Benefits of Mock Trials How to transform your classroom environment using Mock Trial, Moot Court and script reading
Why invest time in Legal Activities Students develop: Listening skills Strategic thinking Material organization and presentation Oral presentation Controlled arguing Cooperation with fellow students Significant cognitive achievement Success for a wide variety or learning abilities and learning styles
The Mock Trial you see in this picture is a view of the Defense on one side and the Prosecution on the other. Their witnesses are behind them and the jury to the side. This is in a trailer.
Types of interactive legal activities Scripted trial reading Role-playing Mock Trials Voir Dire (jury selection) Moot Court
The Art of the Litigation Process It is not only about the content and legal proceedings it is about articulation and writing compelling opening and closing statements. It is about convincing others that your side is the one to believe with your actions and voice tones.
Lawyers are Advocates • Conduct an interactive class advocacy exercise: • Split the class into groups of 4/5 students • Have each group determine the top 5 things they would like to see improved in their school • Each group selects an “advocate” to represent their 5 interests • The advocates from each group gather at the front of the classroom to determine the top 3 issues to be implemented. The advocates cannot receive assistance from their groups. On-lookers must remain silent. • A strict 10 minute time limit is enforced. • Debrief students on how they felt during the exercise. • Did their advocate cave to a stronger advocate? • How did it feel trying to speak for others?
Laying the Groundwork I start with a discussion about the different movies that the kids have seen and ask them to name some as well. I bring in select ones that have good opening statements, good closing statements, bad and good witness questioning and voir dire. http://www.texaslre.org/jury_game/jurygame_intro.html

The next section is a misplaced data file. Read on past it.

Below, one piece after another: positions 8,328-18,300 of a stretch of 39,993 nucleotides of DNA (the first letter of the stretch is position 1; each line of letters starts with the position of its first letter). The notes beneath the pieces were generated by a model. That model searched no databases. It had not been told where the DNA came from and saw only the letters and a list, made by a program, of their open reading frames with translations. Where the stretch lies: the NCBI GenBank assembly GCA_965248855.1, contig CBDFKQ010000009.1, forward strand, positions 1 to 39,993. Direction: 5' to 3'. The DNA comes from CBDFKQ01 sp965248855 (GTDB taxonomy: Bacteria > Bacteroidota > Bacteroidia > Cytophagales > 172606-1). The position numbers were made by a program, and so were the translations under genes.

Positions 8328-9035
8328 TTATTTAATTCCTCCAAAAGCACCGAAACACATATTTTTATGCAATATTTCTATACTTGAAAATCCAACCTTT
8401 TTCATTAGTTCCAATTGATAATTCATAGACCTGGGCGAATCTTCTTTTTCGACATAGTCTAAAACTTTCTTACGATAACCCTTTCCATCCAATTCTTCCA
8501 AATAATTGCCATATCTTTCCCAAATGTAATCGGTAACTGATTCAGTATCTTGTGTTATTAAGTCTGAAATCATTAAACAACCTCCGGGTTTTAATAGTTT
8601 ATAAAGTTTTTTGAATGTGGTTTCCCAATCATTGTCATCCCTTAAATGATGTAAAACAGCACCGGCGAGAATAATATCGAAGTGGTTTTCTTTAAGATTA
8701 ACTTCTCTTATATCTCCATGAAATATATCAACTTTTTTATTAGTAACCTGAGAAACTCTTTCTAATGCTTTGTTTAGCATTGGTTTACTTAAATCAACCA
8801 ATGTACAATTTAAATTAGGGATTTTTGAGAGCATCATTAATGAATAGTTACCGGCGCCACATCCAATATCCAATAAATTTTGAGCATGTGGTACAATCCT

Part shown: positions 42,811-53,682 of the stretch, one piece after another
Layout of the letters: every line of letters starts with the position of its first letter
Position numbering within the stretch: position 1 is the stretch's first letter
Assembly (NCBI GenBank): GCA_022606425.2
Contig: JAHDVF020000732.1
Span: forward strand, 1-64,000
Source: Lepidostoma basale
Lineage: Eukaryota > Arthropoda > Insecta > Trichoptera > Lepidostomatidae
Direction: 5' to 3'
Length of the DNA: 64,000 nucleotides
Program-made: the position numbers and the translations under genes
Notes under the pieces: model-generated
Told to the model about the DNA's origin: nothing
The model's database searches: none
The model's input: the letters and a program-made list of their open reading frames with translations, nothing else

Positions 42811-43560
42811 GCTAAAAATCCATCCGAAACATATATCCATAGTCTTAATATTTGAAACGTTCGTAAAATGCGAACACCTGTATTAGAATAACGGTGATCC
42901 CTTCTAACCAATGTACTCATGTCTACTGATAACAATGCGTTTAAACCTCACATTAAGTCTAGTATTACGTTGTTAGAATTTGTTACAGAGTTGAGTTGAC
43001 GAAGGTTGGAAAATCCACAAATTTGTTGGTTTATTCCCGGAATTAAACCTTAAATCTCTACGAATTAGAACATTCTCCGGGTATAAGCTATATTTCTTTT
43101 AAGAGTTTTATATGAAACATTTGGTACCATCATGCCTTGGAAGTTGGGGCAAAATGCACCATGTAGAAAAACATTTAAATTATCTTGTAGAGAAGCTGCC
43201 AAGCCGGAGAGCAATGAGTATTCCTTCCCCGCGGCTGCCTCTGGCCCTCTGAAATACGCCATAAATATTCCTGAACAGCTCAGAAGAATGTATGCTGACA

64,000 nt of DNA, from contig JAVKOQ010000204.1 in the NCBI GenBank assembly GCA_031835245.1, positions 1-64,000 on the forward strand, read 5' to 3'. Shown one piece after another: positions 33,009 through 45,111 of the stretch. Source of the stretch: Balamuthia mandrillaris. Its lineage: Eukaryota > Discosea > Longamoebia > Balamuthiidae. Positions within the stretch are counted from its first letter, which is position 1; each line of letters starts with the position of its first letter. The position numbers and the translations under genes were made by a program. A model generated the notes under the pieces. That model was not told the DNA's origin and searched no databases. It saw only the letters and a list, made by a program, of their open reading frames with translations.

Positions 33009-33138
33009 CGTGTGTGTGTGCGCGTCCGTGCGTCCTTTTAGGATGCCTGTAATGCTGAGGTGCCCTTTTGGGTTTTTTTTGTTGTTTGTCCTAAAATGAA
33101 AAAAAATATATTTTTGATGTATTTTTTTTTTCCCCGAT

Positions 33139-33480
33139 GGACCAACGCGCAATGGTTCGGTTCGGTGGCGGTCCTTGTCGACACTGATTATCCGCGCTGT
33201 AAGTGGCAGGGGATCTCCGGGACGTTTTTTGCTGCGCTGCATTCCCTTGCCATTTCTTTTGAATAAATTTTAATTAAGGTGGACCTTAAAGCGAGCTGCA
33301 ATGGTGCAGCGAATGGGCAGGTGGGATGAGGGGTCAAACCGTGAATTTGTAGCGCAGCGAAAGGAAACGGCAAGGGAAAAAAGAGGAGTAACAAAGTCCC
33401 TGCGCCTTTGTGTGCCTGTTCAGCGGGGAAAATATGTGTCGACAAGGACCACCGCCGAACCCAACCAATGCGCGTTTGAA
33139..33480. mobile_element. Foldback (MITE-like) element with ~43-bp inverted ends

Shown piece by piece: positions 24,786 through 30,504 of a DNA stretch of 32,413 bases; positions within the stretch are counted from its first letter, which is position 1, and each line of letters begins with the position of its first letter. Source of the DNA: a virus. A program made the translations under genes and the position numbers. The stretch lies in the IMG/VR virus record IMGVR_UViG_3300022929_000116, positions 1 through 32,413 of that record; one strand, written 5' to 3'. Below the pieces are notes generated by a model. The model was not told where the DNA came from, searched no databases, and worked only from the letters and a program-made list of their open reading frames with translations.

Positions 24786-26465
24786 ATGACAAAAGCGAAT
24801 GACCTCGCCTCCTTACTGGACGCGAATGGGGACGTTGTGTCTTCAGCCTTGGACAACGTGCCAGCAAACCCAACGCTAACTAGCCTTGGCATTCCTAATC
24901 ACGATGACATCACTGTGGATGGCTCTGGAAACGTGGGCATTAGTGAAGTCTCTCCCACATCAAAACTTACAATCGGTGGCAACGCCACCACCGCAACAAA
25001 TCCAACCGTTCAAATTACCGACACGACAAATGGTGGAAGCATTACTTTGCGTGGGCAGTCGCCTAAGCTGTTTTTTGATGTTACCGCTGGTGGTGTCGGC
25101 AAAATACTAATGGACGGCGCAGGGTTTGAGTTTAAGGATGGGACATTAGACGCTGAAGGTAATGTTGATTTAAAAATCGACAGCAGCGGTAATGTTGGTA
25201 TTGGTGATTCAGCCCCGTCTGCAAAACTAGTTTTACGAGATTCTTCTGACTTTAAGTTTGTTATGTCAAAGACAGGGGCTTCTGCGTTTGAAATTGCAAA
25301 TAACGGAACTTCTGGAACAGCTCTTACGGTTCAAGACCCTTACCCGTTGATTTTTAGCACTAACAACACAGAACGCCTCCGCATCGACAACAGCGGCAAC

My Cousin Vinny – is R Rated But – it has some really good examples of poor questioning of witnesses as well as an awful opening statement. To your right when the attorney was practically spitting on the jurors.
To Kill A Mockingbird There are many procedural errors in this moving, including leading the witness, but Atticus has a very powerful closing statement. Rainmaker has examples of leading a witness mistakes, and a nice closing argument as well.
Amistad Amistad has a particularly moving closing statement given by John Quincy Adams.
Good Opening Statements Not only does Runaway Jury have a good opening statement it also has a nice Voir Dire. It shows how a new legal profession – the jury consultant has gained notoriety in big trials.
Ready to Begin a Mock Trial Have your students give you the three roles that they would like to do in the order that they would like to do them. Attorney Witness Bailiff Court Reporter
Have your students read a scripted trial – and/or watch one, regardless of the age level
Pick out from the many role-playing trials available on-line Street Law has resources • http://www.streetlaw.org//en/Product.aspx?id=49 Classroom Law Project has a great collection of cases and other legal resources • http://www.classroomlaw.org/resources/mock-trials/ • There are mini-mock trials as well that are very short and really good if time is a real stress factor.
Traditional Mock Trial Size - 15 Defense Team 2-3 attorneys 3 witnesses 1 bailiff ProsecutionTeam 2-3 attorneys 3 witnesses 1 timer I always held 2 trials because of large class sizes. Each trial team became the jury for the other team.
Make sure you time your trial – and example might be 5 minutes per side for opening statements = 10 minutes 15 minutes total for each side to question all witnesses = 30 minutes 5 minutes per side for closing statements = 10 minutes 1o minutes for jury deliberation = 10 minutes 10 minutes at least for debrief – THIS IS VERY IMPORTANT – do not skip = 10 minutes Total trial time for block schedule = 70 minutes (it will probably talk the whole 90 minutes)
An Appeal to the Jury Decision and Judge Sentencing – leads to . . . Moot Court
Moot Court Pick Supreme Court Cases – or cases that you have to cover based upon curriculum requirements Pair students 2 for each side of the argument Students will need to be given short fact statements on the cases. http://www.streetlaw.org/en/landmark.aspx
Select Student Judges – uneven number The side against the ruling will speak first for 2-5 minutes Judges can question within reason Have the side defending the ruling speak 2-5 minutes Judges can question within reason Side against the ruling can rebut the defending side Judges can question within reason Side against the ruling can rebut the overturning side Judges can question within reason Judges adjourn to make decision
Lastly! JUST DO IT! After trying it once you will get hooked.
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